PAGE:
Lesson 2: Converting Decimals
In this lesson, students will understand key features of decimals and how to convert them to equivalent fractions and percentages.
STANDARDS (CCSS & NCTM)
- Grade 7: Multi-Step Real-Life Problems With Decimals, Fractions, and Whole Numbers (CCSS 7.EE.B.3)
- Grade 6–8: Constructing an Argument, Modeling, Using Appropriate Tools, Attending to Precision (CCSS MP3–6); NCTM Number and Operations
- Download a comprehensive Standards Chart (PDF)
Students will be able to:
- Convert decimals to equivalent fractions and percentages; and
- Apply place value concepts to decimals.
- Printable Worksheet 2: "Rock to the Top With Decimals" (PDF)
- Printable Bonus Worksheet 2: "Driving With Decimals/Mapping With Proportions" (PDF)
- Worksheet Answer Key (PDF)
Time required: 20 minutes, plus additional time for worksheet(s)
- Ask students where they see decimals in everyday life. Examples might include money ($1.37), sports statistics (4.7 yards per carry), measurement (1.5 gallons), etc.
- Tell students that understanding the place value of decimals will help students better use these numbers in situations both outside of school (like the examples above) and in the classroom. Write a number on the board with four digits to the left of the decimal place and four digits to the right, such as 1,234.5678. Review the values of the places to the left of the decimal point, i.e., the value of the 1 is 1,000 because the digit 1 is in the thousands place, the value of the 2 is 200 because the digit 2 is in the hundreds place, and so on.
- Point out the value of digits to the right of the decimal point, i.e., the 5 is in the tenths place, the 6 is in the hundredths place, the 7 is in the thousandths place, and the 8 is in the ten-thousandths place. Highlight that the place values to the right of a decimal point end in the suffix -th (plural -ths). While the whole number "one hundred" means 100 wholes, the decimal "one hundredth" indicates 1 part out of 100 equal parts (e.g., 1 out of 100 parts of a dollar, or 1 cent).
- Write the following decimals on the board: 0.4, 0.57, and 0.125. Say the name of each decimal, i.e., four tenths, fifty-seven hundredths, and one hundred twenty-five thousandths. Point out how the name of each decimal tells us how to convert them to fractions: 0.4 = 4/10, 0.57 = 57/100, and 0.125 = 125/1,000.
- Point out that some of these fractions can be expressed in simplest terms: 4/10 = 2/5 and 125/1,000 = 1/8.
- Remind students that certain fractions do not convert into simple decimals. For example, 1/3 becomes 0.3 because that is the result of dividing 1 by 3.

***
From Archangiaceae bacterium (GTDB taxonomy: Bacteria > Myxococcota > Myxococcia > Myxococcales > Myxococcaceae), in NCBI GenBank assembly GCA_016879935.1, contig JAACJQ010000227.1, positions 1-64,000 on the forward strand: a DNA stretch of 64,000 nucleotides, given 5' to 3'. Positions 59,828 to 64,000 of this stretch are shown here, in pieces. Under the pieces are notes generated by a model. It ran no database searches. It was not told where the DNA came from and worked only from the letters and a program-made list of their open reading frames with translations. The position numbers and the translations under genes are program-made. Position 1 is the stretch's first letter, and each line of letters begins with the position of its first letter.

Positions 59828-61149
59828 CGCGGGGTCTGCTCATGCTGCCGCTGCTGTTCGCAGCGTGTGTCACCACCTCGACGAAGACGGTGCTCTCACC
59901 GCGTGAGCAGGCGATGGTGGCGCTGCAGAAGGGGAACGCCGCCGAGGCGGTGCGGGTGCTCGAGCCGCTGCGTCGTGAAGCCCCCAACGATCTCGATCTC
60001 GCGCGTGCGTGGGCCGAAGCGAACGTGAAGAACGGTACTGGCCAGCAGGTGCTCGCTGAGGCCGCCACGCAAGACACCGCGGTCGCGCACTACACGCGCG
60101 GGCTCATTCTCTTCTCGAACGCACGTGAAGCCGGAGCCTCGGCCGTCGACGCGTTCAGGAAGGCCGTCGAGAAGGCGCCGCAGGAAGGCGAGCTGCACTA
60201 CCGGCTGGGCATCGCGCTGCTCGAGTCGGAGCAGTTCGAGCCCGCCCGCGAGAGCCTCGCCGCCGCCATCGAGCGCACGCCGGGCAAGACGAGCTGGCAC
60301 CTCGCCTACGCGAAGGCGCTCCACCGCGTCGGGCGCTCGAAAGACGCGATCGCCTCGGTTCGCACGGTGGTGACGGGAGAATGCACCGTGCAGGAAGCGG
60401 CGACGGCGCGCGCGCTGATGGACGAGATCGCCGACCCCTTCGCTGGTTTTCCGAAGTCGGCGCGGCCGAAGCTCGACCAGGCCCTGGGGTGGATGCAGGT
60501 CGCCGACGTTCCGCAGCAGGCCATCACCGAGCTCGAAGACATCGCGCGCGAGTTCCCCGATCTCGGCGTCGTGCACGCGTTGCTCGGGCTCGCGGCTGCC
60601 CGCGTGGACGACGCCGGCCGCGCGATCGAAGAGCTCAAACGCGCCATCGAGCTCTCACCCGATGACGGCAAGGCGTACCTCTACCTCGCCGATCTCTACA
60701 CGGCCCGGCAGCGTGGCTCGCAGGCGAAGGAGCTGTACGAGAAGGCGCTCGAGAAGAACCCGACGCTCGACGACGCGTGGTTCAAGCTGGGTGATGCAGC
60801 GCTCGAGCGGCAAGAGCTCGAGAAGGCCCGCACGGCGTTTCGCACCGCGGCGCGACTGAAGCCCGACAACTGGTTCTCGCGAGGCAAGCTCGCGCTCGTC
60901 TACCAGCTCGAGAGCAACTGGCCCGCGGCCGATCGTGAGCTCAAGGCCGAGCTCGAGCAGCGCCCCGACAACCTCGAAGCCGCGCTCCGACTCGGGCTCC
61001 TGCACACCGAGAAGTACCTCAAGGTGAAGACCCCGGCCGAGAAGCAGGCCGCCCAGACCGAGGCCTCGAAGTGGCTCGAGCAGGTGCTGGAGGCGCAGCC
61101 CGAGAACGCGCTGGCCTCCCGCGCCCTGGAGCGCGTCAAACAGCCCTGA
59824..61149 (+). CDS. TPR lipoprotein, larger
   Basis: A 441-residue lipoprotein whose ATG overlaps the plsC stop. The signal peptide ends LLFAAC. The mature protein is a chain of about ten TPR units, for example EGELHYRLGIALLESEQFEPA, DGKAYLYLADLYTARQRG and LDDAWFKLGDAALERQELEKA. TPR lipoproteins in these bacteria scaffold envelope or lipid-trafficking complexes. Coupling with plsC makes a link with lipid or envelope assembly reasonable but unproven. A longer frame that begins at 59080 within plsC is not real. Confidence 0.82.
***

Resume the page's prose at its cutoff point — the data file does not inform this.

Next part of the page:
- The term percent means “out of 100,” so to convert a decimal to a percentage, multiply the decimal by 100. This will always result in moving the decimal point two places to the right. Then add the percentage symbol. For example, 0.47 = 47%, 0.6 = 60%, and 0.375 = 37.5%.
- Guided Practice: Group students into pairs and ask them to convert the decimals 0.8, 0.14, and 0.002 to fractions and percentages. Then review answers with the class.
[Answers: 0.8 = 8/10 (4/5 expressed in simplest terms) = 80%
0.14 = 14/100 (7/50 expressed in simplest terms) = 14%
0.002 = 2/1000 (1/500 in simplest terms = 0.2%.]
- Independent Practice: Distribute Printable Printable Worksheet 2: "Rock to the Top With Decimals" (PDF) for classwork or homework.
- Check for Understanding: Review worksheet answers with the class using the Worksheet Answer Key (PDF). Have students read their answers aloud. Hearing decimals read aloud reinforces how they convert into fractions.
- Optional: For additional reinforcement or practice, distribute Printable Bonus Worksheet 2: "Driving With Decimals/Mapping With Proportions" (PDF).Review worksheet answers with the class using the Worksheet Answer Key (PDF).
REAL-WORLD MATH EXTENSIONS
One or both extensions could be used in conjunction with any of the three lessons in Conversions Rock, as the teacher sees fit.
- Ask students if they can think of professions that involve math. Discuss with students what an actuary is. Actuaries use statistics in their job to calculate risks for many different industries, and they look at data in terms of fractions, decimals, and percentages. Actuaries also use ratios and proportions in predicting the likelihood of events. For example, by analyzing past experience, an insurance company determines that 1 in every 20 drivers will have an accident in a given year. If they insure 10,000 drivers this year, the insurance company can plan ahead and put aside money to pay for 500 accidents (based on the proportion 1/20 = 500/10,000).
- The Series of Unfortunate Events books contain types of events for which actuaries may estimate the likelihood of occurring. For example, they may find that 1/3 of all skiers have accidents. Or that 40% of all skydivers injure their feet. Or 0.20 of all residents in a Kansas town have experienced tornado damage. Can you think of other events actuaries might analyze?